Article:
Over the past five years, many CIOs have put significant effort into deploying customer relationship management (CRM) systems. These systems provide a single view of the customer for the sales organization and give real IT support to activities that were previously handled in spreadsheets, address books, and e-mail. Getting these systems integrated into the business isn't easy--just mentioning CRM is enough to make many CIOs groan.
Given that history, the last thing most IT executives want to hear is that the job isn't finished. Even so, it's clear that there's still plenty of work left to do. Think of all the places that your organization and customers interact. Here's a few:
- Customer service, including phone, chat, e-mail, & forums
- Pre-sales portals
- Sales support (traditional CRM)
- Warranty registrations
- Pro-active notifications such as recalls
Gartner has coined a term, "customer interaction hub," to describe the integrated system that supports these customer touchpoints in a coordinated way. I think "hub" is an unfortunate term because it brings to mind a thing that you install. In fact, no one can sell you a customer interaction hub. You can buy services and tools, but because every company has unique interactions with its customers, its going to need to integrate and coordinate those interactions in a custom way.
Last year, in a column I wrote on CIH systems, I talked about this complexity:
In the past, companies have outsourced customer support for one simple reason: cost. The goal is to provide a degree of customer support at the cheapest price possible. The emergence of CIH and the integration of pre-sales and post-sales customer portals, however, adds a new reason to outsource customer interaction: complexity. Few companies want to develop the competencies and hire the people required to create full-scale customer interaction portals that also include live help agents who seamlessly integrate into the support system.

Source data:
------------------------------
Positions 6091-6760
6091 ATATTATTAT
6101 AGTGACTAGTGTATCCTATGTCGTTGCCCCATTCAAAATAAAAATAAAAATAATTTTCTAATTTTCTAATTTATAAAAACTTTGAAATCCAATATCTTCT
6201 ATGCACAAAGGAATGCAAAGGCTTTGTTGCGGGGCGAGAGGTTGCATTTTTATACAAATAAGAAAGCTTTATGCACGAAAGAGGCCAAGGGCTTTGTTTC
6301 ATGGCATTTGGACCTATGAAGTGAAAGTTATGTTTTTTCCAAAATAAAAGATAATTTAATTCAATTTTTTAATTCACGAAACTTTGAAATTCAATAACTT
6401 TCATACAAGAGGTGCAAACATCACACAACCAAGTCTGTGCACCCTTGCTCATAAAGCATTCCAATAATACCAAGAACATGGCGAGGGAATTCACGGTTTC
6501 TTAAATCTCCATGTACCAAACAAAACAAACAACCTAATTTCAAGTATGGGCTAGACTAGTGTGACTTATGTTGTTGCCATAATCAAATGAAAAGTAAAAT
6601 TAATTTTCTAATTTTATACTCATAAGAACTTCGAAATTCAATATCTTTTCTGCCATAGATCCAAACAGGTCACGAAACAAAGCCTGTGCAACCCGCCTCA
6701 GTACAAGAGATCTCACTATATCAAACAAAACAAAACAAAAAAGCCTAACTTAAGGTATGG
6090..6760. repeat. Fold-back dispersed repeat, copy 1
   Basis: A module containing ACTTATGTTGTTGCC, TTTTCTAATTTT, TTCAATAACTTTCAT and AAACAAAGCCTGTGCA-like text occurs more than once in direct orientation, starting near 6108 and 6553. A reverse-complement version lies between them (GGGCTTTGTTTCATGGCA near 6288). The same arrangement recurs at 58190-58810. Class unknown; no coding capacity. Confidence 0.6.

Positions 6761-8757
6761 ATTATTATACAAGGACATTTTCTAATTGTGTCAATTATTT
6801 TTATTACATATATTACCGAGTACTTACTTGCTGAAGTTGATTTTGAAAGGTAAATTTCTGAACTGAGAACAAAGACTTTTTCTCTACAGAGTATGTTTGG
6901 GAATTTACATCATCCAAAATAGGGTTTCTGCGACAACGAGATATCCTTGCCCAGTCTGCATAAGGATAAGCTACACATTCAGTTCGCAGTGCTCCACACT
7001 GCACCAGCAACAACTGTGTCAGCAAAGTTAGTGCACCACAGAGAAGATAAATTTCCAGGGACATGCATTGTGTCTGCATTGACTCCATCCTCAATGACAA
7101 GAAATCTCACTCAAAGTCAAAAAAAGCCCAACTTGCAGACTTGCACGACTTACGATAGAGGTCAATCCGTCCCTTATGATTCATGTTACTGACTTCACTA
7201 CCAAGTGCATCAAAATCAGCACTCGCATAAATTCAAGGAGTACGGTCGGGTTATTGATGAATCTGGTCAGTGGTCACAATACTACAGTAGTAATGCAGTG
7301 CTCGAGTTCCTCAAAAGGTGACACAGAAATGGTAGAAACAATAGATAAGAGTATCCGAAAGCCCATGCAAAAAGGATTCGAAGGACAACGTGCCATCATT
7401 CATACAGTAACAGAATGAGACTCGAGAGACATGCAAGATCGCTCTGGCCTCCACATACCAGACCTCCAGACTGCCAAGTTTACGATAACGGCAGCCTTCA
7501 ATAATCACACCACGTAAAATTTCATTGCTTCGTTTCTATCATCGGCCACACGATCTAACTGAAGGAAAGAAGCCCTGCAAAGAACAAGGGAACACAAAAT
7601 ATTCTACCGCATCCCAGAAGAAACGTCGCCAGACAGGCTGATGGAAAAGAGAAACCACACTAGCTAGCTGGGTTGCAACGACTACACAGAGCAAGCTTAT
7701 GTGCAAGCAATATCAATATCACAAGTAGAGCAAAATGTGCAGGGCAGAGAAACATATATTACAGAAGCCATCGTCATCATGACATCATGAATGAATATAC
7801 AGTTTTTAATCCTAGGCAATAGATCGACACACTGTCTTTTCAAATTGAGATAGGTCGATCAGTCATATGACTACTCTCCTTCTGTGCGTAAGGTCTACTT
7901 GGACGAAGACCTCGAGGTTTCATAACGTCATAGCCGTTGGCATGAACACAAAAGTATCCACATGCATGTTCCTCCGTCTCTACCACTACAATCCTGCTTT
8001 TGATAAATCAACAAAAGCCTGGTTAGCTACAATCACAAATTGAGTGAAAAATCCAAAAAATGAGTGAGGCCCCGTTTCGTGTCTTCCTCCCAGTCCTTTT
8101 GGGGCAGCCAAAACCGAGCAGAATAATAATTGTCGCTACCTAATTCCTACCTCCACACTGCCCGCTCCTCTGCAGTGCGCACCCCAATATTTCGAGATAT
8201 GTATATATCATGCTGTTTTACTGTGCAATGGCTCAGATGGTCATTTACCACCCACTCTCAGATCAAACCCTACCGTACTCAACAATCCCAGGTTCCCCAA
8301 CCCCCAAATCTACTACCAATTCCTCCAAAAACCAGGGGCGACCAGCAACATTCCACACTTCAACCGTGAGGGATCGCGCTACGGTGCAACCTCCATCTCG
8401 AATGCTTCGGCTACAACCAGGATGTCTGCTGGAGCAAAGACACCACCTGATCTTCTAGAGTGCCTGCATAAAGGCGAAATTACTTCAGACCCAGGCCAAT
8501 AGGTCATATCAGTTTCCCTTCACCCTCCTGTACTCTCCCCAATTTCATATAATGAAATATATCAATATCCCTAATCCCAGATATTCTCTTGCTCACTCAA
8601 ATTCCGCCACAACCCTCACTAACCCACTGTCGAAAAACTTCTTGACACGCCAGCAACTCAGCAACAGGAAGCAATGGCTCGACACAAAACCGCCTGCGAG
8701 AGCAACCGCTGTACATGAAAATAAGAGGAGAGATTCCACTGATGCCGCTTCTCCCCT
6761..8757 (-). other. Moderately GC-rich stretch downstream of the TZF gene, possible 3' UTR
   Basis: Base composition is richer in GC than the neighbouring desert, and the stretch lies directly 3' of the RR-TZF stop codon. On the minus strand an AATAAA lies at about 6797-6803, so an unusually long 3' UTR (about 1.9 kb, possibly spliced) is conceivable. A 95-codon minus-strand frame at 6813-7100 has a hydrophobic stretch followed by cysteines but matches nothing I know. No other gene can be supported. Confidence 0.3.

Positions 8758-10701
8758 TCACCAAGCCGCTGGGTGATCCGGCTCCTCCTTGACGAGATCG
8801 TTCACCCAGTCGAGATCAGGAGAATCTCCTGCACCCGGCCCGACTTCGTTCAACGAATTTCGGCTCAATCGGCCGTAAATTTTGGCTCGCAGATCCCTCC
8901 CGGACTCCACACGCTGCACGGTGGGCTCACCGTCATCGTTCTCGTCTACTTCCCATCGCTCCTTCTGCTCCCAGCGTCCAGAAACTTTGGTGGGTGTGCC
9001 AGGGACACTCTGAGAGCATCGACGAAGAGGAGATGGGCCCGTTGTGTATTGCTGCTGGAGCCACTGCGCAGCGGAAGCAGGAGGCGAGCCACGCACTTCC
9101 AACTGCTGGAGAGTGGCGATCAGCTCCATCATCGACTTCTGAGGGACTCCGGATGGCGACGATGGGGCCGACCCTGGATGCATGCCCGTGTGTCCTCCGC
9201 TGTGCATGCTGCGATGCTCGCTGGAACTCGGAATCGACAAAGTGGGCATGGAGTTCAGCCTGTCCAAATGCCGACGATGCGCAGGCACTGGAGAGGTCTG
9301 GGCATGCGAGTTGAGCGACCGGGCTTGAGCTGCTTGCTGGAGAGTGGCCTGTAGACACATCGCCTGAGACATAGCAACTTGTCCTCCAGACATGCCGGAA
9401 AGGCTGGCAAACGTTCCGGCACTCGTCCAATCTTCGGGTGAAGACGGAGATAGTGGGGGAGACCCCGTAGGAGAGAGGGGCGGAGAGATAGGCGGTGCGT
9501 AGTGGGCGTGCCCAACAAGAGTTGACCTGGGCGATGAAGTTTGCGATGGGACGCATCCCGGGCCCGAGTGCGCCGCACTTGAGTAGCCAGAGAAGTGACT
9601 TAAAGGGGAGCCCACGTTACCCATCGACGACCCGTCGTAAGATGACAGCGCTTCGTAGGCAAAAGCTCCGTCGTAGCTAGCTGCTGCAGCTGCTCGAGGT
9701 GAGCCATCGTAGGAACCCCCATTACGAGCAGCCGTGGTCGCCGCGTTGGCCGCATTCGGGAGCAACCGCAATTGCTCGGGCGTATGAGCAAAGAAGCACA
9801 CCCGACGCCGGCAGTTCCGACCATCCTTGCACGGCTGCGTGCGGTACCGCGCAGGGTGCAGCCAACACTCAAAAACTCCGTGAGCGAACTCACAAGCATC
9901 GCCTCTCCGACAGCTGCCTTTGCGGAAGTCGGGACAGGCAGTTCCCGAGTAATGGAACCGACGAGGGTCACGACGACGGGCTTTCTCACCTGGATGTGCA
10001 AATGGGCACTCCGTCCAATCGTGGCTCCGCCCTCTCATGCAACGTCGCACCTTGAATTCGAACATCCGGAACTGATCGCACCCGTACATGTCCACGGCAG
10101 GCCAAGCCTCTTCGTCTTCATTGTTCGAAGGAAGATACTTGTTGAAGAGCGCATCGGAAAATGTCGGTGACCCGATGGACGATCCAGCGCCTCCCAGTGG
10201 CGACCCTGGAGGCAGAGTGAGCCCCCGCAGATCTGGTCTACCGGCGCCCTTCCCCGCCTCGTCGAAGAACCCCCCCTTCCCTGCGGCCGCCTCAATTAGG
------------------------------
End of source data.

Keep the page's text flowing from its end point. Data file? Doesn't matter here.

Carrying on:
Gartner doesn't think that the CIH marketplace will fully develop until 2007. Part of the reason for this is that CIH systems are incredibly sophisticated. They typically include corporate portal systems, document management systems, content management systems, dynamic knowledge-bases for intelligently presenting help to the user and the ability to integrate with a variety of customer relationship management (CRM) systems such as Siebel or Salesforce.com as well as call-center telephone systems. You can't simply buy these pieces and think they'll all work together; they have to be integrated.
Much of this integration will be built on top of an expanding set of Web services interfaces that vendors of the various components in the CIH are offering. Enterprise software is becoming more modular and that makes the integration job possible, albeit still not easy. What makes it so hard? The same thing that makes every enterprise project so hard: making CIH work requires transforming the business.
You're not going to build a customer interaction hub tomorrow, but you can start planning and doing things now that lead to better integration of your customer interaction systems. One thing almost every business can do to make CIH systems a reality is pay attention to their digital identity infrastructure. If you have more than one way to identity your customers, figure out how to link those systems. You can't have a common view of the customer data if you can't tell which records belong to the same customer.
Beyond that, pick something that the business-side is telling you needs to be done. For example, the marketing department may want better linkage between the CRM system, your pre-sales portal, and customer service systems. Tell them the possibilities, but make them justify the ROI. Make sure you build the identity management work into the project because no one will give you the money to do it on a stand-alone basis.